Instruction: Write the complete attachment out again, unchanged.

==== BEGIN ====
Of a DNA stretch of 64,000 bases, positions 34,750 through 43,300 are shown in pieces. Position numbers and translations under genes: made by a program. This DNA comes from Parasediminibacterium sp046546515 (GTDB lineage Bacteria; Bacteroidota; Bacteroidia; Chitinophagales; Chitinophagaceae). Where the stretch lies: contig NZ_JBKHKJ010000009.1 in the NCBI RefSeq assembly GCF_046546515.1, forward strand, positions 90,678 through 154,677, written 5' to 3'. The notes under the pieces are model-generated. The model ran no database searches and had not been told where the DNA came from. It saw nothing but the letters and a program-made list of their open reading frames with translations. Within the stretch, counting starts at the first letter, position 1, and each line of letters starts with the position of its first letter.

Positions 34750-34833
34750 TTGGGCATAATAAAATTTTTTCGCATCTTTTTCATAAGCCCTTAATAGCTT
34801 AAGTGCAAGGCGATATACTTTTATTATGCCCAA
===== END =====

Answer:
Of a DNA stretch of 64,000 bases, positions 34,750 through 43,300 are shown in pieces. Position numbers and translations under genes: made by a program. This DNA comes from Parasediminibacterium sp046546515 (GTDB lineage Bacteria; Bacteroidota; Bacteroidia; Chitinophagales; Chitinophagaceae). Where the stretch lies: contig NZ_JBKHKJ010000009.1 in the NCBI RefSeq assembly GCF_046546515.1, forward strand, positions 90,678 through 154,677, written 5' to 3'. The notes under the pieces are model-generated. The model ran no database searches and had not been told where the DNA came from. It saw nothing but the letters and a program-made list of their open reading frames with translations. Within the stretch, counting starts at the first letter, position 1, and each line of letters starts with the position of its first letter.

Positions 34750-34833
34750 TTGGGCATAATAAAATTTTTTCGCATCTTTTTCATAAGCCCTTAATAGCTT
34801 AAGTGCAAGGCGATATACTTTTATTATGCCCAA